I’ve started over with just $10,000. It won’t last me long. I needed to start making some money to support myself. But if this was a “publicity stunt,” then it’d be a fairly stupid one, giving away hundreds of thousands in order to make a few thousand dollars from book sales. Books don’t make a lot of money. I don’t know if that comes as a surprise to people, but they don’t. That being said, of course I’d want my book to sell well, and for as many people to read it as possible. I finished my first book, gave away my money, and then posted about it on my blog—which is the place I’ve always posted about major life decisions and events. Doing those two things in concert don’t comprise a publicity stunt.
Third, there’s the claim that charity isn’t charity at all if you tell people about it. This actually gets at an interesting question, and one I want to take on directly.
Why do people do charitable things? Because it feels right. Because it connects them to their community. Because it makes them feel better about themselves. Psychologists will tell you it’s for the “warm glow and social approval.” Some people do it to satisfy a moral duty, or to allay their shame, or guilt, or loneliness. If an act only counts as charity if the actor doesn’t benefit in any way, then this completely dismisses a huge category of good things that people do. It fails to capture the breadth of what we mean by charitable behavior. Charity is simply giving to others. Everyone is getting something out of charity, otherwise they wouldn’t do it. That doesn’t make it wrong, or uncharitable.
And yes, most people who do good things do it in view of others. Of course we do; human beings are social animals. Do we lay suspicion upon every charity drive? Upon every act of public giving? The idea of “if it were really charity, it would be done without telling anyone” is just wrong. Again, it throws out almost all acts of charity, and it implies a false dichotomy. Assuming the only two categories are “egoless saint” and “hapless sinner” just misses a lot. Public, visible giving encourages more giving. It makes people think “oh, that’s awesome. I should do that too.” This is a well-demonstrated phenomenon, and in fact, people have told me that they were inspired to donate to charity as well upon reading my blog post.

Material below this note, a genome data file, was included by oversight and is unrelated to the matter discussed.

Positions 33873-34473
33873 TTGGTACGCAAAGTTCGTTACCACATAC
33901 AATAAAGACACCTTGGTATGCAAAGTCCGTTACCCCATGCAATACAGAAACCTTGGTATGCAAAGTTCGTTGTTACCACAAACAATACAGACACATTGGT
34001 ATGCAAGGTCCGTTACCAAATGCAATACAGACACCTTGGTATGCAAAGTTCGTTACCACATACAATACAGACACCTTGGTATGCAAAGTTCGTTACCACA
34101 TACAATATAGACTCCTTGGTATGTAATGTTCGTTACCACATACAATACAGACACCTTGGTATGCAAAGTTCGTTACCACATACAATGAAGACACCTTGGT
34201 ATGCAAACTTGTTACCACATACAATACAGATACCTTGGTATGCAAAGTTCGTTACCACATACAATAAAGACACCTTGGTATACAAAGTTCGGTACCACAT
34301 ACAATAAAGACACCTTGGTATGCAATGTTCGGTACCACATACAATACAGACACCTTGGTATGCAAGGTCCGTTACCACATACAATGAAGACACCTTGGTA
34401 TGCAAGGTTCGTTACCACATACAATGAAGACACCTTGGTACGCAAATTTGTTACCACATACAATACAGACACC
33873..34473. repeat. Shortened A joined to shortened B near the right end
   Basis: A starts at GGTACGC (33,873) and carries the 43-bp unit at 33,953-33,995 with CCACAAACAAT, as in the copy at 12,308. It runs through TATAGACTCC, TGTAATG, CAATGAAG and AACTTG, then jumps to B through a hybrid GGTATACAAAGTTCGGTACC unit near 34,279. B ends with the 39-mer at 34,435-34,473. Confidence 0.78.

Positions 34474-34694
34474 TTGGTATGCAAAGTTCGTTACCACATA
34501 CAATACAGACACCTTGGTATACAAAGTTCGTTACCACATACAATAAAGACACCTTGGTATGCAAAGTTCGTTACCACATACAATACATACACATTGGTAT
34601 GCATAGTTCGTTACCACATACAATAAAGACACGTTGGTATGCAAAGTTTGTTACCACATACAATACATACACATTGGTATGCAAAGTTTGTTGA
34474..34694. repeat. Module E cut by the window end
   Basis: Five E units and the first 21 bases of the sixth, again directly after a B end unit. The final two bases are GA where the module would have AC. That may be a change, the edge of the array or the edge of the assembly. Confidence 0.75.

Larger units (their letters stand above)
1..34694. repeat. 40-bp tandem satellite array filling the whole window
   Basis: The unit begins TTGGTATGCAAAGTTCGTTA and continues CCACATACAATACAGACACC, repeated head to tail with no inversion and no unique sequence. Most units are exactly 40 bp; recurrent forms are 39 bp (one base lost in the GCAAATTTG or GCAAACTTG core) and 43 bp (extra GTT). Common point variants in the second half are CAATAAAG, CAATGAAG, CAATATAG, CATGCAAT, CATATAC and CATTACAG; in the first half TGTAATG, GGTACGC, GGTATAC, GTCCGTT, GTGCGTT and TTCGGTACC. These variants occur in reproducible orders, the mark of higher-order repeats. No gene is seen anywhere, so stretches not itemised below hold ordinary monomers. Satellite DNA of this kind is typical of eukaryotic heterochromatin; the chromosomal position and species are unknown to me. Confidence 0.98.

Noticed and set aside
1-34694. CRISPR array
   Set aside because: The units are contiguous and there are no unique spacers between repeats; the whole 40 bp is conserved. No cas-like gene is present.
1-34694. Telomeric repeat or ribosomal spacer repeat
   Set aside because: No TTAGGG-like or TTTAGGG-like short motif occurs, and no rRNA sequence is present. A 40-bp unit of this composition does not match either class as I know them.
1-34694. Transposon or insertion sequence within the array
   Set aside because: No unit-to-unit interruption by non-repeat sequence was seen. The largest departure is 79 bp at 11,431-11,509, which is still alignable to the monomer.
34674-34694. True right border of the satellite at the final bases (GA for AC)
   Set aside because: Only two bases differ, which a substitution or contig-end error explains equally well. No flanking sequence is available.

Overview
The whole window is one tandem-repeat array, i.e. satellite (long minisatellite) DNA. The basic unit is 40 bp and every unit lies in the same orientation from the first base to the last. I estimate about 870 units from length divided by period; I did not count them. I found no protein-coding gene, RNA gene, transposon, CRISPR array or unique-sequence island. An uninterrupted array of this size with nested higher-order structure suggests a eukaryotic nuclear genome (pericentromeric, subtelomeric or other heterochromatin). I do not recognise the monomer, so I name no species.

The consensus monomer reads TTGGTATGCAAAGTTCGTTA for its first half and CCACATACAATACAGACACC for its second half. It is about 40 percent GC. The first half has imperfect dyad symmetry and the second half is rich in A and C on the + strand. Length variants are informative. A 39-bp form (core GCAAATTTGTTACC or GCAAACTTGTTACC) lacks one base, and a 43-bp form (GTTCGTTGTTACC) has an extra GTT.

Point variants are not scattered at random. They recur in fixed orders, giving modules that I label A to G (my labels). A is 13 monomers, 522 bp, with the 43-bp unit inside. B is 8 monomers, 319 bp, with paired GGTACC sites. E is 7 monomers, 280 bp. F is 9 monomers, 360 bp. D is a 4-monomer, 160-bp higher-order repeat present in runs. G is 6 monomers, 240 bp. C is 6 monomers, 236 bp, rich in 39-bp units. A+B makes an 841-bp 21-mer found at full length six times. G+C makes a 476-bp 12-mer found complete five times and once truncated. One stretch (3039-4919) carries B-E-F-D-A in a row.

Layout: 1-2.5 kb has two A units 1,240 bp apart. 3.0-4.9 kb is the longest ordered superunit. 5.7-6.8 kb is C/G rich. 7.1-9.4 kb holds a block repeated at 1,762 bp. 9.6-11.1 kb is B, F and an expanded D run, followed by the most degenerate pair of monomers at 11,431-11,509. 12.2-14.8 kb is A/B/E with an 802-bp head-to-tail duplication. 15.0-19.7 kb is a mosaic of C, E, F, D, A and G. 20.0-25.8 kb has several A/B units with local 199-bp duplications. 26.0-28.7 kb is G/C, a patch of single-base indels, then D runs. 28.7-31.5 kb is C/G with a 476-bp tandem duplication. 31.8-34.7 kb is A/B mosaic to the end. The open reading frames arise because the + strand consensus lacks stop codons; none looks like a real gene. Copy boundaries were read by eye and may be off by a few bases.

People do good for all sorts of reasons. So what? Let them do good things. Encourage it. It’s easy to be cynical, to try to cast everything as self-interested. If you look hard enough, almost all of it inevitably is. But who cares? Find the good in the world. Let the good be found. Allow yourself to be pleasantly surprised. If you want more good people in the world, be one yourself. Criticizing others for being imperfect isn’t the way to do it.
I’ll be the first to admit I’m imperfect. But I’m trying, and I’m not ashamed of trying, or of failing. I’m moving forward, and I’m doing my best. When I gave away my money, it was a good thing, and it sits right with me. That’s all it comes down to.
I’ve got nothing but love for you guys. Here’s to a new year and a new beginning.
When you set out on your journey to Ithaca, pray that the road is long, full of adventure, full of knowledge. The Lestrygonians and the Cyclops, the angry Poseidon—do not fear them: You will never find such as these on your path, if your thoughts remain lofty, if a fine emotion touches your spirit and your body. The Lestrygonians and the Cyclops, the fierce Poseidon you will never encounter, if you do not carry them within your soul, if your soul does not set them up before you.
Pray that the road is long. That the summer mornings are many, when, with such pleasure, with such joy you will enter ports seen for the first time; stop at Phoenician markets, and purchase fine merchandise, mother-of-pearl and coral, amber and ebony, and sensual perfumes of all kinds, as many sensual perfumes as you can; visit many Egyptian cities, to learn and learn from scholars.
Always keep Ithaca in your mind. To arrive there is your ultimate goal. But do not hurry the voyage at all. It is better to let it last for many years; and to anchor at the island when you are old, rich with all you have gained on the way, not expecting that Ithaca will offer you riches.
Ithaca has given you the beautiful voyage. Without her you would have never set out on the road. She has nothing more to give you.
And if you find her poor, Ithaca has not deceived you. Wise as you have become, with so much experience, you must already have understood what Ithacas mean.Constantine P. Cavafy (1911)
Happy New Year,